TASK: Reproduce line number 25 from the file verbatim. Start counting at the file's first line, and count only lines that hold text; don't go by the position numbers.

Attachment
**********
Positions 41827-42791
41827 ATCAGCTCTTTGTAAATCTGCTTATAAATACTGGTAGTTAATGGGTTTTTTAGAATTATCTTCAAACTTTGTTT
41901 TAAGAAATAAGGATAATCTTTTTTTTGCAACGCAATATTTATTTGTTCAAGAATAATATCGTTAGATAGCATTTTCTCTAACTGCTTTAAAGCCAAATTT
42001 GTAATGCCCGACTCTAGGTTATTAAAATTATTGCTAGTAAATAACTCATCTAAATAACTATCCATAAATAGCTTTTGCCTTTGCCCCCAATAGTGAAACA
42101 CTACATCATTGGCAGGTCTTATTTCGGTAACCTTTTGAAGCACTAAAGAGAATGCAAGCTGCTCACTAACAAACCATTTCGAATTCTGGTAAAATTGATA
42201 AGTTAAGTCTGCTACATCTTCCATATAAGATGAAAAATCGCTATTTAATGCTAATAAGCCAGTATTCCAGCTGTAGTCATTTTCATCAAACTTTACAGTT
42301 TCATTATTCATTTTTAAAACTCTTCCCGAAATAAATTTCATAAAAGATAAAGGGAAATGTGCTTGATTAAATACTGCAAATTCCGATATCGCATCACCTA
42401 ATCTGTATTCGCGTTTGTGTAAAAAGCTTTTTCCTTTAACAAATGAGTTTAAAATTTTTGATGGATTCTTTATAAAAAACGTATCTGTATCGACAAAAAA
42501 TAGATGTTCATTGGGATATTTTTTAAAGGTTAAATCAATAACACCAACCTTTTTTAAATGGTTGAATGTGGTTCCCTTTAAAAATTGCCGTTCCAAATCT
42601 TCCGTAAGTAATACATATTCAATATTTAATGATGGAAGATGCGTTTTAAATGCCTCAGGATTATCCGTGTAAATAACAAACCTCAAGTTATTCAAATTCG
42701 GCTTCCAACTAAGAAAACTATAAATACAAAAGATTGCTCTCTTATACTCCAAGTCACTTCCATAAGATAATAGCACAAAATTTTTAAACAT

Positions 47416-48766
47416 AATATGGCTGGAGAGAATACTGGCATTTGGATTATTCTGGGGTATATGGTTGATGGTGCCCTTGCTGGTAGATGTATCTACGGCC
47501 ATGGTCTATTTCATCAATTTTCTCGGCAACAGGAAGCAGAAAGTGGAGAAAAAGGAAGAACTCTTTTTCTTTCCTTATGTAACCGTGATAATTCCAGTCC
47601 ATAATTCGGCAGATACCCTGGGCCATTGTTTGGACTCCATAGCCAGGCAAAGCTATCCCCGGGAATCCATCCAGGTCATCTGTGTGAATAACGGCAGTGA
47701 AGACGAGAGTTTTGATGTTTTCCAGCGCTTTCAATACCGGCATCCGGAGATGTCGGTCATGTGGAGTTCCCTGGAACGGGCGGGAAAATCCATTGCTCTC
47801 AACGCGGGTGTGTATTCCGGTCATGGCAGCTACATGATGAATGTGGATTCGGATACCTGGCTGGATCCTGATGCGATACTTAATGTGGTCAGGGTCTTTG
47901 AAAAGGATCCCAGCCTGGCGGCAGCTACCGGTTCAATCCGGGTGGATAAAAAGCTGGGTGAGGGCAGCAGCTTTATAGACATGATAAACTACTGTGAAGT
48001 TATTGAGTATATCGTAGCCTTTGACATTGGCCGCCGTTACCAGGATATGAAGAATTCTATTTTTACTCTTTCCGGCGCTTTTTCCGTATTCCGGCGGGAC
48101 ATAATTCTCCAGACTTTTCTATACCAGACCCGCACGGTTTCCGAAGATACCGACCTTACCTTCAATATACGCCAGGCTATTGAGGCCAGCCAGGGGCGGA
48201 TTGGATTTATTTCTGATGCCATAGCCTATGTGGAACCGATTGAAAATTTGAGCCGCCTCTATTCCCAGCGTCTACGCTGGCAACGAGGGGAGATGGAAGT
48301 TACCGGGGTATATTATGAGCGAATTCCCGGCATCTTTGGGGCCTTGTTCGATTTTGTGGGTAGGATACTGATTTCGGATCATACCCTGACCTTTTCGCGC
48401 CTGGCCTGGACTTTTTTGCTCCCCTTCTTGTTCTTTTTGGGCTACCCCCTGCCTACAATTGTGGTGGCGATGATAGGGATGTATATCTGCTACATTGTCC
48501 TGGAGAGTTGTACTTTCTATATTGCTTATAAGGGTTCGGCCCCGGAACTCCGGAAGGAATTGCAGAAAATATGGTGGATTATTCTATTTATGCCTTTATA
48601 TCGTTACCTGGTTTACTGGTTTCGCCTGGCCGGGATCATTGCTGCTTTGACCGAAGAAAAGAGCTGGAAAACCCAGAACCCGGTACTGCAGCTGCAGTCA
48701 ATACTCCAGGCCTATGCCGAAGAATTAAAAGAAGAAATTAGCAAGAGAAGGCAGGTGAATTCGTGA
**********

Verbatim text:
48601 TCGTTACCTGGTTTACTGGTTTCGCCTGGCCGGGATCATTGCTGCTTTGACCGAAGAAAAGAGCTGGAAAACCCAGAACCCGGTACTGCAGCTGCAGTCA